Building the Walls of GR2

There was a dumb telephone crank call joke that went something like this: “Is Mr Walls there? The innocent granny on the other end meekly saying, “No?” Then a brash youngster who’s voice is picking up volume and speed: “So who’s holding up your fucking walls?” (Click)

The magnitude of this joke meant little growing up. In fact, I always thought it was stupid but I performed it with grace. Imagine the receiver of the call, nodding their head and cursing the future of the world all because of Mr. Walls.



Since then, I’ve taken walls for granted and should give them more thanks. They do the huge job of keeping roofs over our heads. Barring any disasters, wrecking balls or Kool Aid men, walls are meant to stay and I believe that more and more. In the last one week, from doing “light” construction at GR2, I’ve learned a lot about walls and even have issues with them too.

Walls seem simple. Most of the time, they’re white, flat and say very little about a space. It’s what you put on it that makes it, right? Or so I thought. There’s so many things to say about a wall and how it got there. Is it a nicely made one? Is it rough and crooked? Most of the time, we pay no attention to it’s quality but I can attest that surely there is a very nice wall, a pretty good wall, and so forth. Perhaps at least 5 levels of distinction from my eyes. I can now single out errors in the building and at what step caused the mishap, sort of like how I can see bad kerning or poor font selection.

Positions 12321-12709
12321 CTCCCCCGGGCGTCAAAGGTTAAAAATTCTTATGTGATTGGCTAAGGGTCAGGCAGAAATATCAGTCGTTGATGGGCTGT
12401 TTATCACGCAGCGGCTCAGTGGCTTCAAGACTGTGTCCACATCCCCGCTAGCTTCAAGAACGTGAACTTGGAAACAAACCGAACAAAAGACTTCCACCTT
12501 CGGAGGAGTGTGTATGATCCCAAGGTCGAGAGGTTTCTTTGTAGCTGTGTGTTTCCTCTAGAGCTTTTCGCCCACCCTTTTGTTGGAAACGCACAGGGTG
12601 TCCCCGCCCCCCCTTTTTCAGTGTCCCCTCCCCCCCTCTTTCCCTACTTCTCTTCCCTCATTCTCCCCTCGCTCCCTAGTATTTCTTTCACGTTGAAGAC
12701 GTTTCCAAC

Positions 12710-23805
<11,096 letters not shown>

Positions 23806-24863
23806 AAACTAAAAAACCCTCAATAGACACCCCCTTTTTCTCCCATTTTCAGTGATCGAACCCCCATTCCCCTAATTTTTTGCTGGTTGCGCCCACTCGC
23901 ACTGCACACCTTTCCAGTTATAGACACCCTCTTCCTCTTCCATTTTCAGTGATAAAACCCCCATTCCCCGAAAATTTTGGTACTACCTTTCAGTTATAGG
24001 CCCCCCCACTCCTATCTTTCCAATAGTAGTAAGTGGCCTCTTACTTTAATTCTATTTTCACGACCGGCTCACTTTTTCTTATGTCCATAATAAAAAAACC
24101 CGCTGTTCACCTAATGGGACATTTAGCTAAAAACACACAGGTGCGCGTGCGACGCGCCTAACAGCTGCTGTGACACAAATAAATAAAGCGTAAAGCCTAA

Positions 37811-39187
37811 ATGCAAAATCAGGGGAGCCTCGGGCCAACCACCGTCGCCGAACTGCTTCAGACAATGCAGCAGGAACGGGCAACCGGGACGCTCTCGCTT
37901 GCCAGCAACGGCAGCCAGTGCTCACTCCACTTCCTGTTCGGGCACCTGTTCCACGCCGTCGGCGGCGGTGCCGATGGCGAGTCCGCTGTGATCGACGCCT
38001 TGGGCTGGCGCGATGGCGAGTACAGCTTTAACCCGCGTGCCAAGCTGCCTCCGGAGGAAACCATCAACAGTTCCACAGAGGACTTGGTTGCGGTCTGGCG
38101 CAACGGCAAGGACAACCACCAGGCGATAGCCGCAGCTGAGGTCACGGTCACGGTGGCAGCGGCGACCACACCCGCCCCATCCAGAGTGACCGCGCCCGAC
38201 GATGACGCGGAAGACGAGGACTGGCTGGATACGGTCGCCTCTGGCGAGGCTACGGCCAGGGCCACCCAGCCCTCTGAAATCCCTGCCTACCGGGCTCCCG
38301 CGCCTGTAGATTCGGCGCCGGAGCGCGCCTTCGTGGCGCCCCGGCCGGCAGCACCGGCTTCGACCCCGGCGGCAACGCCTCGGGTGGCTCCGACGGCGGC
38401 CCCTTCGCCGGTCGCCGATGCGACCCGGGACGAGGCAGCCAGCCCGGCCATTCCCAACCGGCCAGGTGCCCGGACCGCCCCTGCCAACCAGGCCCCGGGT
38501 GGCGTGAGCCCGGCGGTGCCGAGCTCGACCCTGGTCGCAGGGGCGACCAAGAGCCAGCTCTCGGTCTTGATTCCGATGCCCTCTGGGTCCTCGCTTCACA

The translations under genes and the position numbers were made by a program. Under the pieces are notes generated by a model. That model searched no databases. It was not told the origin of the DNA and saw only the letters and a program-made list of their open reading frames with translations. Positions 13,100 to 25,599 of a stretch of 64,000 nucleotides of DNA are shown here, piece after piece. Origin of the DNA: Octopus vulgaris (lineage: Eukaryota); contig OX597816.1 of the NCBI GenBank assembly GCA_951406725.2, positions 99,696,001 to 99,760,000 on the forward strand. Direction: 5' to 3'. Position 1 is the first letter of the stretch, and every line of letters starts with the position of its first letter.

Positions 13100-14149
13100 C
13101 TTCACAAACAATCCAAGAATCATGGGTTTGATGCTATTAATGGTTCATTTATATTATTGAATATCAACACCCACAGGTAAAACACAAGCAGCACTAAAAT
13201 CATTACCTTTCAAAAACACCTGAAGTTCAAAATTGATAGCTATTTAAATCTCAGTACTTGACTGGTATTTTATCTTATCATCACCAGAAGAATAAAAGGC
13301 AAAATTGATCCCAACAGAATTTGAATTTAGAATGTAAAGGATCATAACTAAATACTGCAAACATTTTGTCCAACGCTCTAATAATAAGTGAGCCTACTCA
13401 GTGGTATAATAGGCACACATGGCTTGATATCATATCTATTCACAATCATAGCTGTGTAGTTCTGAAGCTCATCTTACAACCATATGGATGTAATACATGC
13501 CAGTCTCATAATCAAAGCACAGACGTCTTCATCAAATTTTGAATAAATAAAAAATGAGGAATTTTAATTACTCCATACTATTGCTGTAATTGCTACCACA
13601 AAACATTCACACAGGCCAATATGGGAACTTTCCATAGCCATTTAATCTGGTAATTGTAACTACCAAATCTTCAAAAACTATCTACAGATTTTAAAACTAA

Building walls isn’t as easy as it seems. Like all things, there’s a foundation. Not like a foundation of a house or building, but the frame work inside of the wall. It’s “2×4″ wood beam like pieces constructed like a skeleton. Perhaps there’s up and down beams 2 feet apart. The bottom is bolted into the floor, the top if it’s not attached to the ceiling and bolted, needs some bolstering aside from being bolted into the wall. Basically a wall can’t be a wall without support much like most anything else.




My father explained that the dry wall will actually support the wall and make it sturdy, and that makes clear sense. But you still need to carefully cut it to fit. You use a blade to slice through the paper coating and then you break it across your knee. It’s strange how imperfect the break ends up. I’d think there would be perforations or something to make this cleaner. Ideally the dry wall gets placed on the frame work in a criss cross pattern, depending on the size of the wall. The neater you do this part, the less work later. I won’t get into the boring details, but from here, it looks great. The “wall” isn’t quite done but it looks like a structure. You might just think painting it is the way to go at this point but there’s so much more to do. Filling the gaps with mud, taping, covering the taping, then adding more mud, and more mud, and making it for sure flat, then sanding. Now it’s time to put an undercoat and after it dries, yes you get to paint and then it’s over.

I’m not an expert at building walls, but I have a deep appreciation of them and spent a decent amount of time thinking about what they mean. While going into the project, I imagined a four step process. It’s a freaking wall, right? But it’s more like ten steps and even then, you need to do each step nicely to get to the next step unscathed. It’s like a game of Jenga, except the ending. While the pieces may fall in the game, Mr Walls is meant to stay.


photo (5) photo (4) photo (2) photo (1) photo photo (7)